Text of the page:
Jon Huntsman is chasing the Republican Presidential nomination by pursuing Republican voters who think they are just too darn smart for Sarah Palin. This has developed him a loyal following of about two people.
Now he's made a bold move to expand his base to the much larger, if still insignificant, population of tax nerds. He has actually made a sensible tax proposal, as the Tax Prof reports:
Republican presidential candidate Jon Huntsman today released a 12-page jobs plan with these tax components:
Simplify The Personal Income Tax Code And Lower Rates. Rather than nibble around the edges of the existing tax code, Gov. Huntsman will introduce a revenue-neutral tax plan that eliminates all deductions and credits in favor of three drastically lower rates of 8%, 14% and 23%. Eliminating deductions and credits in favor of lower marginal rates will yield a simpler and more efficient tax code, decreasing the burden on taxpayers.
Eliminate The Alternative Minimum Tax. Under the new simplified plan, Gov. Huntsman will eliminate the Alternative Minimum Tax, which is not indexed for inflation and is penalizing an increasing number of families and small businesses.
Eliminate The Taxes On Capital Gains And Dividends In Order To Eliminate The Double Taxation On Investment. Capital gains and dividend taxes amount to a double-taxation on individuals who choose to invest. Because dollars invested had to first be earned, they have already been subject to the income tax. Taxing these same dollars again when capital gains are realized serves to deter productive and much-needed investment in our economy.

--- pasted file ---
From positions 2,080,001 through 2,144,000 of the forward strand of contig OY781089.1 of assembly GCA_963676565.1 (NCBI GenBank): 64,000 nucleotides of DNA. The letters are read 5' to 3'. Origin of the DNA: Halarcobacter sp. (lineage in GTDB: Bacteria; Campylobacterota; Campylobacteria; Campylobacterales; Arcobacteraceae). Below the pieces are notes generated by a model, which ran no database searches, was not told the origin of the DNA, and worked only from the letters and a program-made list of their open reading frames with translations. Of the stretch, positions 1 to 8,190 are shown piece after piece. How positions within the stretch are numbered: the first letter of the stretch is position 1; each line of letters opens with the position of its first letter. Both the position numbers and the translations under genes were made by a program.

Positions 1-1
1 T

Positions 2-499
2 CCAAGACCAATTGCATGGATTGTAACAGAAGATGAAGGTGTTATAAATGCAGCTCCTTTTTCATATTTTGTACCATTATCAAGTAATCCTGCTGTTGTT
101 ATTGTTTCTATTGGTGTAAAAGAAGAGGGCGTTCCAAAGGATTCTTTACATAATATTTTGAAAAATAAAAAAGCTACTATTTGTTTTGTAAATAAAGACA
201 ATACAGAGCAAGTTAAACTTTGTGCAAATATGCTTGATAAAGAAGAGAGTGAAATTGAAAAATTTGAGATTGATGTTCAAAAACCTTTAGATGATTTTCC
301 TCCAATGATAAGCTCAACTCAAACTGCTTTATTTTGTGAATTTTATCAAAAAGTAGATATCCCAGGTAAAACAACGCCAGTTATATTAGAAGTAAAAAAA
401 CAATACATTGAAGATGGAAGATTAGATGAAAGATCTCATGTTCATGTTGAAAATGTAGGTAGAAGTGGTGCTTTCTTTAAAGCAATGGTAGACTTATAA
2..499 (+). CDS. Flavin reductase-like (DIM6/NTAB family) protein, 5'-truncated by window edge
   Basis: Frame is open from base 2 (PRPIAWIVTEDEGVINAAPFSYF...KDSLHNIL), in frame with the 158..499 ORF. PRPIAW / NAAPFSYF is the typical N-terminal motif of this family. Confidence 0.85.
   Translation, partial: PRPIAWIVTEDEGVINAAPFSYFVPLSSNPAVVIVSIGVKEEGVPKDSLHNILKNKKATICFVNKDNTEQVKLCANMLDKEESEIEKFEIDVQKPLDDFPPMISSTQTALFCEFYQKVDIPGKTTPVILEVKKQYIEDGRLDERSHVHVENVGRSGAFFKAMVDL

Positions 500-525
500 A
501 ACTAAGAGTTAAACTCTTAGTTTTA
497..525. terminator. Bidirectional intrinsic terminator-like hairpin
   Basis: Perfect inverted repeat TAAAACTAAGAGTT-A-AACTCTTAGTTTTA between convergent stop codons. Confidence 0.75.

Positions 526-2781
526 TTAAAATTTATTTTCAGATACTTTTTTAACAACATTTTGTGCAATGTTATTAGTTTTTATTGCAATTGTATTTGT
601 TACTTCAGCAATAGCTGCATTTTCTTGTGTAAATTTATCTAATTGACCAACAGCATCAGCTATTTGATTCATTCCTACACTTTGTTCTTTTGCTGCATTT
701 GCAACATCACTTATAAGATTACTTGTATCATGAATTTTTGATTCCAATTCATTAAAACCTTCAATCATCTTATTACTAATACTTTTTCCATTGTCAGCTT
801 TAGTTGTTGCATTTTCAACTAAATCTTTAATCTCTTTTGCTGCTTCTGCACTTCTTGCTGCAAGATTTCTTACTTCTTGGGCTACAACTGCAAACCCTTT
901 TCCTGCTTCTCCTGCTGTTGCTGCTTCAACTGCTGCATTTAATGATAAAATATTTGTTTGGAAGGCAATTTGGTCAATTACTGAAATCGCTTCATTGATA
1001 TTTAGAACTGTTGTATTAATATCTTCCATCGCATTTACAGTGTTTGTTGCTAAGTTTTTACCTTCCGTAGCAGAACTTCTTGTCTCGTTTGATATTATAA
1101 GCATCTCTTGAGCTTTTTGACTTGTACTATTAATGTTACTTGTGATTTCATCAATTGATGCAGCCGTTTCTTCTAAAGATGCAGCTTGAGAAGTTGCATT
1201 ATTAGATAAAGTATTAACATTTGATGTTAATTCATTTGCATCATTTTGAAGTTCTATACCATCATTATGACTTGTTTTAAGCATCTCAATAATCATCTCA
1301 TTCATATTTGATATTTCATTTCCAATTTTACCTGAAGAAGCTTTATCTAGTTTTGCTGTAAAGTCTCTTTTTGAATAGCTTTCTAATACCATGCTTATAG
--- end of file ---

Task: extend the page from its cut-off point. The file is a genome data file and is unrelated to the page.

Reduce The Corporate Rate From 35% To 25%. The United States cannot compete while burdened with the second-highest corporate tax rate in the developed world; American companies and our workers deserve a level playing field. With high unemployment, it is important that we not push corporations and capital overseas. We need employers to be based in America if they're going to provide jobs to Americans.
The items included in the Tax Update Blog are informational only and are not meant as tax advice. Consult with your tax advisor to determine how any item applies to your situation.
Joe Kristan writes the Tax Update items, and any opinions expressed or implied are not necessarily shared by anyone else at Roth & Company, P.C. Address questions or comments on Tax Updates to